As for what would follow such a war, McCain was positive Iraqis would embrace the liberators from America: “Our regional allies who oppose using force against Saddam Hussein warn of uncontrollable popular hostility to an American attack on Iraq… [T]he people of that tortured society will surely dance on the regime's grave… [I]t's a safe assumption that Iraqis will be grateful to whoever is responsible for securing their freedom.” McCain said nothing about the potential problems ahead. He did say, “By voting to give the president the authority to wage war, we assume and share his responsibility for the war's outcome.” Bottom line: Wrong on the nature of the threat and wrong on what would follow the invasion—and yearning for a good war to prove American exceptionalism and nobility.
Chuck Hagel. Of all the senators eyeing the White House in 2008, this Nebraskan was the only one to express deep reservations about the resolution—while still voting for it. “America—including the Congress—and the world, must speak with one voice about Iraqi disarmament, as it must continue to do so in the war on terrorism,” Hagel said in explaining his vote. But he was prescient: “If disarmament in Iraq requires the use of force, we need to consider carefully the implications and consequences of our actions. The future of Iraq after Saddam Hussein is also an open question. Some of my colleagues and some American analysts now speak authoritatively of Sunnis, Shiites and Kurds in Iraq, and how Iraq can be a test case for democracy in the Arab world. How many of us really know and understand much about Iraq, the country, the history, the people, the role in the Arab world? I approach the issue of post-Saddam Iraq and the future of democracy and stability in the Middle East with more caution, realism and a bit more humility.” He added, “Imposing democracy through force in Iraq is a roll of the dice. A democratic effort cannot be maintained without building durable Iraqi political institutions and developing a regional and international commitment to Iraq's reconstruction. No small task.”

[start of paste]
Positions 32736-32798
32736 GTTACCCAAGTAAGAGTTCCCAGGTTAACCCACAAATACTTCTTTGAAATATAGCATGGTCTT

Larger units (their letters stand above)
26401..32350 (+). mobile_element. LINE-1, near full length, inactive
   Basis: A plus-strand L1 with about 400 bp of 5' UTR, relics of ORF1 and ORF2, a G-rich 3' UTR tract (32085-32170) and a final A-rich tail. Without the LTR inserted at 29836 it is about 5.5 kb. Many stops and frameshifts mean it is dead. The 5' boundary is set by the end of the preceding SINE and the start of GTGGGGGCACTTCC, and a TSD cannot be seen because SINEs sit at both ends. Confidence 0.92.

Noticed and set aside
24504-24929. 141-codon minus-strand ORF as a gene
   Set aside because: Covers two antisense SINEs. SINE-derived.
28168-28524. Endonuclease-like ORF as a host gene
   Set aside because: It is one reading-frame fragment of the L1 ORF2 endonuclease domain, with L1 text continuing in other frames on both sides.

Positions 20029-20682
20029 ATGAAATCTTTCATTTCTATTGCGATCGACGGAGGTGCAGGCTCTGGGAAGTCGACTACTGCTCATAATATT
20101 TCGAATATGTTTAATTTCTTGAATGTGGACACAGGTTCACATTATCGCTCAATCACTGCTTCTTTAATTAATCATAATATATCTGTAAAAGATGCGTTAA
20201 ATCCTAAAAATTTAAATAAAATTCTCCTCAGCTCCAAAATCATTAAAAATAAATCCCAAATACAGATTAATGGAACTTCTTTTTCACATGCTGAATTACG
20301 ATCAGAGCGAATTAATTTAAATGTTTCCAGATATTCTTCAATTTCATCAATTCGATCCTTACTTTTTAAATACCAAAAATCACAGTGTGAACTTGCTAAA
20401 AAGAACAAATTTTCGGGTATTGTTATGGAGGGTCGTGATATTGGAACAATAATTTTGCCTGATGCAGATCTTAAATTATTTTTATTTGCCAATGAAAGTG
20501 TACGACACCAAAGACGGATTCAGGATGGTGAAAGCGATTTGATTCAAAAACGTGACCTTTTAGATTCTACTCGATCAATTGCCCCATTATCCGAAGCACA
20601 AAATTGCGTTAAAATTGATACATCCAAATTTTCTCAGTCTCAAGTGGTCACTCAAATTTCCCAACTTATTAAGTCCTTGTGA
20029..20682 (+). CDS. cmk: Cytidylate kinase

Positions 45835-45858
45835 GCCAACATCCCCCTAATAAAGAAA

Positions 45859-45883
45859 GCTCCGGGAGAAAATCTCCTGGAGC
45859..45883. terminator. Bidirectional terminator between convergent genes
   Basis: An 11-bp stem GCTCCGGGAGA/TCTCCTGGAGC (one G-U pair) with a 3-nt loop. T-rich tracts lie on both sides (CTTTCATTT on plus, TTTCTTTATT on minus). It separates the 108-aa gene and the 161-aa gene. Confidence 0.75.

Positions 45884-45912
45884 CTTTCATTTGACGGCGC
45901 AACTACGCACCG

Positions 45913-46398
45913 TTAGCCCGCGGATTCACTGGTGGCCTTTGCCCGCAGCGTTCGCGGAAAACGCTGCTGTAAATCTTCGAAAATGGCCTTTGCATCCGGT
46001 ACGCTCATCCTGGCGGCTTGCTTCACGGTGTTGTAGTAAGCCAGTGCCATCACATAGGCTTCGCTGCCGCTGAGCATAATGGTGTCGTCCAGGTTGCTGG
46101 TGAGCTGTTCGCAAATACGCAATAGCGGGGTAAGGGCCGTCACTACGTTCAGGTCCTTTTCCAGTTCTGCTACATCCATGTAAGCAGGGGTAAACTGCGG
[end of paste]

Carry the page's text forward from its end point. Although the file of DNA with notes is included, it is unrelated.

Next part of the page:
Hagel was disappointed in the discourse within the Senate: “We should spend more time debating the cost and extent of this commitment, the risks we may face in military engagement with Iraq, the implications of the precedent of United States military action for regime change and the likely character and challenges of a post-Saddam Iraq. We have heard precious little from the President, his team, as well as from this Congress, with a few notable exceptions, about these most difficult and critical questions.” And he cautioned humility: “I share the hope of a better world without Saddam Hussein, but we do not really know if our intervention in Iraq will lead to democracy in either Iraq or elsewhere in the Arab world.” Bottom line: Hagel feared the resolution would lead to a war that would go badly but didn't have the guts to say no to the leader of his party.
Sam Brownback.The social conservative from Kansas raised the prospect of Saddam firing missiles with biological and chemical weapons “at us.” He claimed that “al-Qaida leadership is in Iraq” and that Saddam was “the nexus ... between the weapons of mass destruction and terrorists.” The problem, Brownback explained, was that the thinking of Americans about national security was influenced by Westerns like the old television show "Gunsmoke":
His point: In the post-9/11 world, Matt Dillon-style rules don't apply. Sometimes the sheriff has to draw first. And in the case of Iraq, Brownback said, the bad guy would be replaced by a good guy: Iraq has “an educated urban population. They will embrace and encourage and move forward with democracy on a rapid basis… And that will spread throughout that region… [I]t is going to be a flower that will bloom there in the desert.” Bottom line: Shoot first, get over it and a garden of democracy will bloom.
So who fares best in this review? Not one of these presidential aspirants got Iraq right. Despite Bush's various assertions, Saddam was no WMD threat; he was not in cahoots with al-Qaida. War on those grounds was unnecessary. But only Biden and Hagel, though they voted to give Bush the authority to attack Iraq, showed they fully grasped what a war could bring. Neither are yet strong contenders within their respective parties. The frontrunners—Clinton and McCain—displayed no insight or imagination during the debate on the Iraq war. Clinton was blinded by caution, McCain by visions of American grandeur. So far, neither has had to pay for their mistakes, and neither has admitted bungling the call. Their political prospects have flourished. Yet what a pity it will be if American voters end up with presidential nominees who demonstrated no foresight or wisdom about the most pressing issue now facing the nation.